A recent Glassdoor survey found that 77% of job seekers research a company’s culture before applying. The conversation surrounding how employers care for their staff teams has never been more prominent, leading to radical shifts in flexible work environments, vacation time, family leave benefits and mental healthcare. In fact, 56% (and growing) of the workforce believes that a healthy work culture is more important to them than their salary. 

Offering incredible benefits can make employees feel more connected to and passionate about their company. But, that same level of connection and passion does not always translate to their feelings about their work. Even within faith-based organizations, employees can often feel that their job is just working through a task list and can struggle to feel how their efforts contribute to the whole. 

Leaders can help their teams find satisfaction and personal ownership in their work through the simple act of celebration. Countless studies all point back to the tried and true principle that “what is celebrated gets repeated.” When we take the time to recognize great things, we are setting the stage for repeat success. It’s a simple concept that many of us have seen proven in our own lives, but it can remain a value that is hard to instill in the day-to-day. 

In reality, this concept isn’t limited to our place of work, but it applies to our families, friendships, and our relationship with ourselves. However, in order to change culture, we must be willing to disrupt patterns and norms to create new ones. If we can fight through these growing pains, we’ll find ourselves in work and personal relationships that are deeper, longer lasting, and better producing. Let’s explore a few simple concepts that can help cultivate a culture of celebration in our lives.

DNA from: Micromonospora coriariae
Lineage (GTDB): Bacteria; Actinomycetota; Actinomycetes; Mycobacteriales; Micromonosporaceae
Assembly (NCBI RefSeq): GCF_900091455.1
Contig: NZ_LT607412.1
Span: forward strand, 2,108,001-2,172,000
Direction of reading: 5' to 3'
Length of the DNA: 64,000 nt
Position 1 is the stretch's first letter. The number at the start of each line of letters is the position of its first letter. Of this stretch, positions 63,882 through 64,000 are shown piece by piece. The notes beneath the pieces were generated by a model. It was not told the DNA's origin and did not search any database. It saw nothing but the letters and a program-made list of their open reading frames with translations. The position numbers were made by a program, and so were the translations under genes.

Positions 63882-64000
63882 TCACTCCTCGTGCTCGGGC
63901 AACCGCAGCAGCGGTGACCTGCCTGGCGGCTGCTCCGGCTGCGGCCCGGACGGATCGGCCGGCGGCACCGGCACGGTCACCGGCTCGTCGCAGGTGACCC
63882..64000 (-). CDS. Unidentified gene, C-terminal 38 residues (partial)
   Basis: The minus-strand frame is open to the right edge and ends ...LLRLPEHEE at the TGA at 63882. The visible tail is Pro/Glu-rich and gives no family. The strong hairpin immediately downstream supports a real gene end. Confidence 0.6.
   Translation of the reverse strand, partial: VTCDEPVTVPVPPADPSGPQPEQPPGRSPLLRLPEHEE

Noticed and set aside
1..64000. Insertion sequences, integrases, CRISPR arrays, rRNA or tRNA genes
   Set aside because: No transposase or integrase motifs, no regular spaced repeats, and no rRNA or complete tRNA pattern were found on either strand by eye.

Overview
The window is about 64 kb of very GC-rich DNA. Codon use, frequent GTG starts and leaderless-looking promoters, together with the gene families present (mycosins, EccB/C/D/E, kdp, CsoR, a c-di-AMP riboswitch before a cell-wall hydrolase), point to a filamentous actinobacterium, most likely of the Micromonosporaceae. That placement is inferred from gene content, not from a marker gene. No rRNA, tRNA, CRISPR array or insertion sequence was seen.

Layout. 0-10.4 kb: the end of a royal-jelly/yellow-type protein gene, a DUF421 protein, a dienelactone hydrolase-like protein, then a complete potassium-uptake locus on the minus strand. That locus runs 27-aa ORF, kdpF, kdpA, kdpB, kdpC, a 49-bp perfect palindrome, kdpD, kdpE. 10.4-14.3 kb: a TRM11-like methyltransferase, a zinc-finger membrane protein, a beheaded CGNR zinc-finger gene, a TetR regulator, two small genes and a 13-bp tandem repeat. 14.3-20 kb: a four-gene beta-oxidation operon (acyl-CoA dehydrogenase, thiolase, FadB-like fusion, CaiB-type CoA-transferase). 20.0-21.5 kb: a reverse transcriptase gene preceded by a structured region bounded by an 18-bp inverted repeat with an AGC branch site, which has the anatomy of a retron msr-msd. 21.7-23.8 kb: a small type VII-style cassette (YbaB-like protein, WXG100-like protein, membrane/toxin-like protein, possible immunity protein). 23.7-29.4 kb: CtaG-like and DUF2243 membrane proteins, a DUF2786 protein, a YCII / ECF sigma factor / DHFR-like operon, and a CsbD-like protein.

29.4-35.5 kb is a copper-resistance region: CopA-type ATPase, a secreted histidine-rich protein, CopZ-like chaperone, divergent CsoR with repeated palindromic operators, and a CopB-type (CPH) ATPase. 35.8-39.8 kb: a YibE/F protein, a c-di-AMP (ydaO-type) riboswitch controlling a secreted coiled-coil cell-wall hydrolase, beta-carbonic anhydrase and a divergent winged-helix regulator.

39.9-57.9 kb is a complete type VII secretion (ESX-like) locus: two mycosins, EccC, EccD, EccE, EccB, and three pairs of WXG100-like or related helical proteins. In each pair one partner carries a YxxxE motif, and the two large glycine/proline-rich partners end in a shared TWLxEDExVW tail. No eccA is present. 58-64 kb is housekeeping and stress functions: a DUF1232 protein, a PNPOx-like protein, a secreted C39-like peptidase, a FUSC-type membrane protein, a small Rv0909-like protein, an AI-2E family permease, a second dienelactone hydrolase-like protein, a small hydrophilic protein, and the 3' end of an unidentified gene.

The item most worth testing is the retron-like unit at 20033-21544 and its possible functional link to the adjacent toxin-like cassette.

Prioritize Relationships 

In order to truly understand those we have a working or personal relationship with, we must take the time to learn their stories, struggles, and dreams by intentionally carving out time for this purpose. In the workplace context, deep relationships allow us to move past simply trying to instill the organization’s purpose. In our homes, it’s essential to prioritize time to invest in the relationship with our spouse and kids instead of settling for managing schedules, budgets, and behaviors. Taking the time to know others personally versus functionally allows us to invest in the person across from us and celebrate their individual purpose and goals. Doing this creates a culture where people feel safe to be vulnerable. To establish a fun culture, we must first foster an environment where others feel comfortable letting their guard down. 

Prioritize Clear Goals and Milestones 

There is nothing more exhausting than spending our energy and resources to get to an undetermined destination. By providing clear direction and milestones, we are able to help ourselves, and others develop a clear understanding of what is needed to achieve the goal from the beginning. In an organization, this also helps employees better understand how their individual work fits into collaborative success. Celebrating reaching goals and milestones further creates a sense of community and fosters relationships. As others begin to feel recognized and supported for their contributions, the environment and culture will naturally become more positive, collaborative, and supportive. In a sense, we “train” in the value of celebration, which can lead to impressive and lasting results when prioritized in relationships. It’s also important to do this as we work toward personal goals. Whether we’re striving for professional development, health milestones, hobbies/skills, or new habits- celebrating the steps along the way (and being vulnerable enough to include others in our personal growth track) can motivate us to stay committed to the path of growth. 

Prioritize Resources 

Adding anything into our rhythm comes at the cost of time, money, and comfort. Because of this, it’s natural to feel hesitant to cause a disruption to our norms and justify why the change isn’t something that can be tackled in the near term. Simply offering private or corporate affirmations of somebody can feel awkward and disorienting if that hasn’t been a part of our prior value system. On top of that, celebrating families or entire work teams can come at the cost of tangible resources. However, like all things, we cannot see a shift in trajectory without the willingness to change our methods. 

In the same way we budget for birthday and Christmas gifts, it’s important to budget according to the culture we want to develop. When we can embrace the concept that “what is celebrated gets repeated,” we understand that investing in celebration is a downpayment for future success and achievement.